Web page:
Accessory nerve

The accessory nerve is a cranial nerve that controls certain neck muscles. It is coiled in appearance. It is divided into spinal and cranial parts, but its cranial part is often disregarded. The spinal accessory nerve provides the sternocleidomastoid and trapezius neck muscles with motor function. Research on the accessory nerve has determined it is similar in morphological data to the phrenic nerve. The minimal distance between these nerves is (3.19 +/- 1.23) centimeters and the maximal distance between the beginning of the accessory nerve and the phrenic nerve's end above the clavicle is (8.71 +/- 0.75) centimeters. Thus, the accessory nerve is similar to the phrenic nerve in the amount of motor nerve fibers it has. They are also both long enough to connect as needed, without strain. Dysfunction of the spinal accessory nerve can negatively affect the shoulder girdle's performance. Accessory nerve palsy is one complication that most often occurs after surgery has been performed on the neck's posterior triangle. Additionally, there are three types of accessory nerve schwannoma tumors that occur in some people: intracisternal, spinal canal, and intrajugular; they can be removed by a suboccipital approach.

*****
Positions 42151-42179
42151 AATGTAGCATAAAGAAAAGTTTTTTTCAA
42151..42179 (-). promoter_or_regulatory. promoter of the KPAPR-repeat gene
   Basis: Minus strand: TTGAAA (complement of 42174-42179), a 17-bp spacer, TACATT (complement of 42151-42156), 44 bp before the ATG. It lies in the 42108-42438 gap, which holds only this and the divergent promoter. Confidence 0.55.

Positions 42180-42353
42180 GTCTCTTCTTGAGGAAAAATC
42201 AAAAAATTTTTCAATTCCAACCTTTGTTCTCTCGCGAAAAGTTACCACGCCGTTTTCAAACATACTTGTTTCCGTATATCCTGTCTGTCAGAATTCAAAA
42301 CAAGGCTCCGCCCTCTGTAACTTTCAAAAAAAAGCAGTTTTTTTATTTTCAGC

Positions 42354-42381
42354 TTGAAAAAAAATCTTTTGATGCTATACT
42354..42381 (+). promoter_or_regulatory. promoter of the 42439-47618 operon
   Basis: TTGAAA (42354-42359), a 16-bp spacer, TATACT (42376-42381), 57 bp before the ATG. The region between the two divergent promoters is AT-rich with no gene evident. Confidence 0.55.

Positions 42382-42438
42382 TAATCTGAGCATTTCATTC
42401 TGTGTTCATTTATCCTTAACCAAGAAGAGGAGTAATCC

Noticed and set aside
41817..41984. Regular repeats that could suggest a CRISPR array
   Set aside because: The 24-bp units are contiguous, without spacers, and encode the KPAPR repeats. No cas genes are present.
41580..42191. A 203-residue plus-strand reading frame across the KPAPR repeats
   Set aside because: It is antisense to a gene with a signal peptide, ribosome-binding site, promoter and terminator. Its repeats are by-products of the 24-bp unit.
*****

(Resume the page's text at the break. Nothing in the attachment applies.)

Written and medically reviewed by the Healthline Editorial Team
Co-developed by:

In Depth: Accessory nerve

Debugging Tools

Level: 5
Frame: 13
Toggle Hotspot
VP Data Tool
HexTable json from Steve
Steve's ajax layer update call:
[still on original layer]

Ad values:

adModel.dfpAdSite: hn.us.hl.bm.x.x.x
adParams['k1']: otherneurologicaldisorders,accessory_nerve,8002447

More on BodyMaps

Take a Video Tour

Learn how to rotate, look inside and explore the human body. Take the tour

BodyMaps Feedback

How do you like BodyMaps? How can we improve it? Tell us what you think
Advertisement
Advertisement